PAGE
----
J. M. Coetzee’s Foe (1986) has been heralded as a record of the trajectory of the English novel and as a postcolonial retelling of Daniel Defoe’s Robinson Crusoe (1719). It is also a testament both to the power and, ironically, to the latent limitations of language - language as an expression of truth and as the antithesis of silence. With the sleight-of-hand of a magician, the wordsmith is seen as being divinely inspired. Logocentrism is considered as a challenge to phonocentrism.
However, Friday’s truth is witnessed through non-verbal communication via the medium of the performing arts, in its variety of forms. In ascertaining his true identity, the reader is taken on a journey through the pain of the untold history of slavery and subjugation in the hope of reaching a post-colonial utopia. The divine dimensions associated with Friday - ensnared in a mesh of words - are revealed in the magic of his respectful, Sangha-, or Buddhist–like rituals. Acting as a subaltern, he resorts to mimicry to express defiance of the Other as a muted form of protest. Highly receptive to the dynamic, liberating influence of music and dance, Friday spins - in his dervish-like way - not a tale, but an unnamed jig akin to the sixteenth-century, African Capoeira; to the cathartic, Trinidadian Calypso; and to the venerating, Buddhist Circumbulation.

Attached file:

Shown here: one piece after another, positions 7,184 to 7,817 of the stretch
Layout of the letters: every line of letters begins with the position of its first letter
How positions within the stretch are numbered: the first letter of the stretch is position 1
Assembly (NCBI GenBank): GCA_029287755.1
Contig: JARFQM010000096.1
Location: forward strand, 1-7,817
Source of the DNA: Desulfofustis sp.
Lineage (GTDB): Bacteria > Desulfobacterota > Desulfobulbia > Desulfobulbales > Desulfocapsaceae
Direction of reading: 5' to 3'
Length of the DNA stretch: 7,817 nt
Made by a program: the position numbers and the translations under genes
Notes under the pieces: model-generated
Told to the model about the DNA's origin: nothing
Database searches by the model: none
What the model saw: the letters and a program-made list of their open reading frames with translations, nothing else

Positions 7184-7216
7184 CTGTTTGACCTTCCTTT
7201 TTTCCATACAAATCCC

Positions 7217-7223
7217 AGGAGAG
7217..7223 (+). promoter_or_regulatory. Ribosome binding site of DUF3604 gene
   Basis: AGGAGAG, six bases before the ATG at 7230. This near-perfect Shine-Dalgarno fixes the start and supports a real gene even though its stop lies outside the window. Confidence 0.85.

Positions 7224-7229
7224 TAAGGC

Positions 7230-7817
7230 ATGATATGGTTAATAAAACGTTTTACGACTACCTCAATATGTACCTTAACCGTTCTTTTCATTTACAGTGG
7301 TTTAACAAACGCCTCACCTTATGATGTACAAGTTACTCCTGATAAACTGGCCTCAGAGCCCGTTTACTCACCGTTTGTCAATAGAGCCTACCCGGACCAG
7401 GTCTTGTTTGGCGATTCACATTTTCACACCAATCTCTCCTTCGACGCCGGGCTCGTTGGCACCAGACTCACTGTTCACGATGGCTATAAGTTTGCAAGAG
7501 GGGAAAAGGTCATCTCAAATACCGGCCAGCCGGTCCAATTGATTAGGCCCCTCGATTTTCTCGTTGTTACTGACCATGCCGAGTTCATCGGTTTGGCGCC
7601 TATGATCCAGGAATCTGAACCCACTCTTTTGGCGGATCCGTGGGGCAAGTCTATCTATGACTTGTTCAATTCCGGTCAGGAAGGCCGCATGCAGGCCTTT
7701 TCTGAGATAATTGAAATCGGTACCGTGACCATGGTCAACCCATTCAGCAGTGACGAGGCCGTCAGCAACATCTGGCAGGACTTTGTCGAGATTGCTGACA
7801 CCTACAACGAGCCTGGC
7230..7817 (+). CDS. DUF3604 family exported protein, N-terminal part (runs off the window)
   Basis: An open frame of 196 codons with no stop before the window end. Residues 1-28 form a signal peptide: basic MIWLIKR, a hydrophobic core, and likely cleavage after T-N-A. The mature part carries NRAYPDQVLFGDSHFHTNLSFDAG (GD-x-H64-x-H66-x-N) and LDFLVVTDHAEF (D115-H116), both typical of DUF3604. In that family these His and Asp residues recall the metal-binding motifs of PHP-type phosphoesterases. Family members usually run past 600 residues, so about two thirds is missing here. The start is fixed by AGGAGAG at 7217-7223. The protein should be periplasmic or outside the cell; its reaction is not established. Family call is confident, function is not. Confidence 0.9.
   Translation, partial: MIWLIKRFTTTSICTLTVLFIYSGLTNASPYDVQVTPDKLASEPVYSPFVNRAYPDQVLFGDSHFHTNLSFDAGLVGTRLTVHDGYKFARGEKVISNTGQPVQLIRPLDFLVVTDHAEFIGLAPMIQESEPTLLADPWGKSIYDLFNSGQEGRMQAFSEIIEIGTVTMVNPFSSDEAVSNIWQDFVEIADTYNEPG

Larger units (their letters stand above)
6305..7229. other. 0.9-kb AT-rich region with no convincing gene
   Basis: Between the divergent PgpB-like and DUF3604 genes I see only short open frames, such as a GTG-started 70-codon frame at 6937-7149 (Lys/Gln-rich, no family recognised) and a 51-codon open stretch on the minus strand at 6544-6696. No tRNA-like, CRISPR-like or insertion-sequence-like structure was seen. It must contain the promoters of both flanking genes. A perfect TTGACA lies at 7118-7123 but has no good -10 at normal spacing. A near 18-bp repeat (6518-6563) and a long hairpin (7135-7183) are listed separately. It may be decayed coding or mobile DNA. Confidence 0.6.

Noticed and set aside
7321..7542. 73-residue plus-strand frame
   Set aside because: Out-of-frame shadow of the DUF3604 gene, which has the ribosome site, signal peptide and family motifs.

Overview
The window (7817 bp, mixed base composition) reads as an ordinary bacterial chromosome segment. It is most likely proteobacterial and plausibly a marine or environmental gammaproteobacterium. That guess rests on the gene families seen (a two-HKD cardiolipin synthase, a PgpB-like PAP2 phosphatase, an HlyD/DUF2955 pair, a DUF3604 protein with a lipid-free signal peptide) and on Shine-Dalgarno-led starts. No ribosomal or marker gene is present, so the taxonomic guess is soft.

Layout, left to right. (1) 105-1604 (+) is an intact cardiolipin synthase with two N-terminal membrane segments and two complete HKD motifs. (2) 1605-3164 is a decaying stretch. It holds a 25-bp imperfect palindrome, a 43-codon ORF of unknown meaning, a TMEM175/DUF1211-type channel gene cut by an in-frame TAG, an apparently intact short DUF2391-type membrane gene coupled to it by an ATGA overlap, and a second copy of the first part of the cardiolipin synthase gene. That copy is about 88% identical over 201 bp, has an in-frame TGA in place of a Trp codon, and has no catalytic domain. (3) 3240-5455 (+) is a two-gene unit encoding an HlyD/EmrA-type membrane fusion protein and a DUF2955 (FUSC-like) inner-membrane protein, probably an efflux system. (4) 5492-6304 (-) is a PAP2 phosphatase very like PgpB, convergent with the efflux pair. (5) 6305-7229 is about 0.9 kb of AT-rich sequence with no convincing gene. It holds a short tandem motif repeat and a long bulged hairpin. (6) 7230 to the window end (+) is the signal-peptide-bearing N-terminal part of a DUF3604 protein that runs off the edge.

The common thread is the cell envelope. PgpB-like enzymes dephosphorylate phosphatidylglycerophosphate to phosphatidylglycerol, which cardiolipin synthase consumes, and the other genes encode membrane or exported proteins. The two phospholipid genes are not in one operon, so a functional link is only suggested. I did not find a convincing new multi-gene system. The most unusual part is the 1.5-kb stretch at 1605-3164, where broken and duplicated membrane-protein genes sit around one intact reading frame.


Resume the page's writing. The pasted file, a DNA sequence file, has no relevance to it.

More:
Indeed, it is Friday’s non-verbal communicative abilities which empower him to speak his mind – not through words, but through “the slow stream” of his uninterrupted, syllabic, aquatic messages.
|Title of host publication||ECAH2013 IAFOR: Official Conference Proceedings|
|Place of Publication||Osaka, Japan|
|Number of pages||12|
|Publication status||Published - 1 Oct 2013|
|Event||ECAH2013 IAFOR: Official Conference Proceedings - Brighton, 18-21 July, 2013|
Duration: 1 Oct 2013 → …
|Name||ECAH IAFOR Conference Proceedings|
|Conference||ECAH2013 IAFOR: Official Conference Proceedings|
|Period||1/10/13 → …|